Posted by: archaccess | November 28, 2012

The Archaeology of Medieval Children

This evening, Dr Carenza Lewis, Director of Access Cambridge Archaeology, will be talking to the Fen Edge Archaeology Group (FEAG) on the topic of ‘The Archaeology of Medieval Children’.

The archaeological evidence for childhood and children is a once-neglected area of research which, in many parts of the world, is now beginning to receive more attention, but the lives of most medieval children in Britain remain much more obscure. This talk will look at the ways in which the activities of ordinary children in the medieval countryside can be reconstructed, not from the osteological analysis of those who died in childhood, but from a more inter-disciplinary search for the traces left by the play activities of medieval children while alive.

You can watch a clip from the BBC series ‘Too Much, Too Young: Children of the Middle Ages’ featuring Carenza on the programme’s website here.

Dr Carenza Lewis has been a member of the Department of Archaeology at the University of Cambridge since 1999. Prior to that, after taking a degree in archaeology from the University of Cambridge she became an Archaeological Investigator for the Royal Commission on Historical Monuments of England, and held a Research Fellowship the University of Birmingham investigating the medieval settlements of the East Midlands. Carenza was one of the original archaeological presenters of Time Team (1993-2005), the award-winning Channel 4 series. More recently, she participated in the BBC programmes the Story of England (2010) with Michael Wood and the Great British Story (2012). In 2005 Carenza set up Access Cambridge Archaeology, which aims to enhance educational, economic and social well-being through participation in archaeology, and now involves many hundreds of school pupils, community groups and members of the public in hands-on archaeology every year.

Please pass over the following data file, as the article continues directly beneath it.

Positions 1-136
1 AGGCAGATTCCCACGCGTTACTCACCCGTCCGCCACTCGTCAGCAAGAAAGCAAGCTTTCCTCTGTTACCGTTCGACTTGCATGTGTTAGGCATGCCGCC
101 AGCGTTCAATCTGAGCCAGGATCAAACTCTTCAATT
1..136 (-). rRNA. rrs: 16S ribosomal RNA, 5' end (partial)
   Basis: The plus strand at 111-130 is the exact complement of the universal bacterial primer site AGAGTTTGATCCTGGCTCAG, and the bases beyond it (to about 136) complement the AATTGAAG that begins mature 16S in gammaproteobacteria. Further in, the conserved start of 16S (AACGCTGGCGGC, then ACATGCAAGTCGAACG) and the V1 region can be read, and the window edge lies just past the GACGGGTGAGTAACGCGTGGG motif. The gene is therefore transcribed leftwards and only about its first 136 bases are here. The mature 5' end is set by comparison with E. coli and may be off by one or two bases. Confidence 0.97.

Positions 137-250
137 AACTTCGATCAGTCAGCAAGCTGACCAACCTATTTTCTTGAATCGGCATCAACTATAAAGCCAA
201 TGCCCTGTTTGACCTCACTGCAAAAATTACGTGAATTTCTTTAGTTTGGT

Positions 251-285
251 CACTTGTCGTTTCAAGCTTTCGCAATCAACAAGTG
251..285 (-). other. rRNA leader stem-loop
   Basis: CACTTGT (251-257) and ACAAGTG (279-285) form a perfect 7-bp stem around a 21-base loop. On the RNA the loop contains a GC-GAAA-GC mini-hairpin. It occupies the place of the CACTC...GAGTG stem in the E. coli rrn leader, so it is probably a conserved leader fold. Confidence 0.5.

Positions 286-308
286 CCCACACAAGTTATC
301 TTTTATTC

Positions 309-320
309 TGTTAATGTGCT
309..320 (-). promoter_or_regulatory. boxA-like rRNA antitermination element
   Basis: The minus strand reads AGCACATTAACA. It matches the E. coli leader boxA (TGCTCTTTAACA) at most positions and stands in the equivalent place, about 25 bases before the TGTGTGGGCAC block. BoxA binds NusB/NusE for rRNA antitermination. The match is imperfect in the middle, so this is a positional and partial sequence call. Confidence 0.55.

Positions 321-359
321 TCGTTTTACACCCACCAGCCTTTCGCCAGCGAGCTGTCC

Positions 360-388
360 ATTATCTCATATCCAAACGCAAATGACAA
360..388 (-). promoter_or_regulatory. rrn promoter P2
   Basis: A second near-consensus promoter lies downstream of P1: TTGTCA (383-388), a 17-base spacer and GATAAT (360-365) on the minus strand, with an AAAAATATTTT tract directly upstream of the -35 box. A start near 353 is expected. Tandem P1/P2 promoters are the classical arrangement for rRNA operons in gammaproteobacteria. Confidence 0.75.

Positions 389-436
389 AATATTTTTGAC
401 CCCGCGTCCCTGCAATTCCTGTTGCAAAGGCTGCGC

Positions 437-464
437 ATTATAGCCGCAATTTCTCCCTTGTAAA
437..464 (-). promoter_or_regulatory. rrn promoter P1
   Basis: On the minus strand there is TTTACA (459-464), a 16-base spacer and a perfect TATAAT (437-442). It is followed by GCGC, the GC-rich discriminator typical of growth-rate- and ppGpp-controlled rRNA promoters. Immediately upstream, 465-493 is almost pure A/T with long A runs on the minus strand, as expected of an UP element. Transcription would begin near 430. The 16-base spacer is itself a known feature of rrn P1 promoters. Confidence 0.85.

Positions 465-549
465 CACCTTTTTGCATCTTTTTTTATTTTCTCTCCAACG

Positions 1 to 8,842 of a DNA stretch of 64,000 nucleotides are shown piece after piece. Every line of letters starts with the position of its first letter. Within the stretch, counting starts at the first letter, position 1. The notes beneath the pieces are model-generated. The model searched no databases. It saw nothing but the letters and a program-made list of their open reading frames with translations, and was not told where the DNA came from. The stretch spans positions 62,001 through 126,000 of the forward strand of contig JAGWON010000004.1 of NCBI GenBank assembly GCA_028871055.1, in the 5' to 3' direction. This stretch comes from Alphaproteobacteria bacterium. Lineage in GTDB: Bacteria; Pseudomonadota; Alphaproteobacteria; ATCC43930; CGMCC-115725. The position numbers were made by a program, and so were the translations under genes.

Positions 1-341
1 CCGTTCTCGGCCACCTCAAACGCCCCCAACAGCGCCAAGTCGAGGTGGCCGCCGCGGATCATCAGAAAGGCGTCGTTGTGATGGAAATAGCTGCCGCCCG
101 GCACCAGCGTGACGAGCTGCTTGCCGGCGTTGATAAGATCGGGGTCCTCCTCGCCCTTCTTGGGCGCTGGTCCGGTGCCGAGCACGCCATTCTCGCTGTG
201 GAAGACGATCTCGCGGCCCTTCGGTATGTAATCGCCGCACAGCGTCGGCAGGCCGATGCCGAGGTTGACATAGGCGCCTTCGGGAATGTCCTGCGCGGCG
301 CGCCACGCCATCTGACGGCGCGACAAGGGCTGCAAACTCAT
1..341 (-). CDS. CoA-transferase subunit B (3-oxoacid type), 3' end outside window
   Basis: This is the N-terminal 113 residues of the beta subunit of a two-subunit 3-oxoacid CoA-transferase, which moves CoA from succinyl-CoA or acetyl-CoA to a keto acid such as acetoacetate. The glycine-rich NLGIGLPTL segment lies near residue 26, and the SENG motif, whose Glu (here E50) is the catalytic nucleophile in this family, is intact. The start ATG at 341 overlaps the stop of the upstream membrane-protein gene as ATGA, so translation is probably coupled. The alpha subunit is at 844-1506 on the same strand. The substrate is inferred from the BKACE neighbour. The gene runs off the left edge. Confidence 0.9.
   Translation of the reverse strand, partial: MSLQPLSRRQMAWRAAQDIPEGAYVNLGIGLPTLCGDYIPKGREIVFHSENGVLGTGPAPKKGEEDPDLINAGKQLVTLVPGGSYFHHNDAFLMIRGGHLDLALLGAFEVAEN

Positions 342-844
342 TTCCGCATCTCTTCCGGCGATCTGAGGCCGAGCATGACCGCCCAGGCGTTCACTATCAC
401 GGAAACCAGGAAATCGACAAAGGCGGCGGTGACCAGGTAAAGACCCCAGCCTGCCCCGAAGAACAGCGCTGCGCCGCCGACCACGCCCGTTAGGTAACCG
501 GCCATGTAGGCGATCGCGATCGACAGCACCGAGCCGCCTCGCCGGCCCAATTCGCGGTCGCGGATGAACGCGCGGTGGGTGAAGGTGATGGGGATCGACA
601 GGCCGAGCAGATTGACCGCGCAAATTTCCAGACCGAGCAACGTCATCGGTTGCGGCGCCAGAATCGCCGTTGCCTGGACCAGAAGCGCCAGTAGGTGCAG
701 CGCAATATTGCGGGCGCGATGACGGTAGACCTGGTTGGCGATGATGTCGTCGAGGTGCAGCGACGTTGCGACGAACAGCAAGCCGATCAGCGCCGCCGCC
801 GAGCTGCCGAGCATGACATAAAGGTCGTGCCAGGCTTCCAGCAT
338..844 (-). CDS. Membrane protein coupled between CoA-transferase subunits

The talk will start at 7:30pm at Cottenham Village College, and will be followed by the FEAG AGM.

FEAG is a group of amateur archaeologists whose aim is to promote further understanding of the archaeology of the Fen Edge area covering the parishes of Willingham, Rampton, Cottenham, Landbeach and Waterbeach.  The group was formed in 2008 and currently has over 50 members.

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Responses

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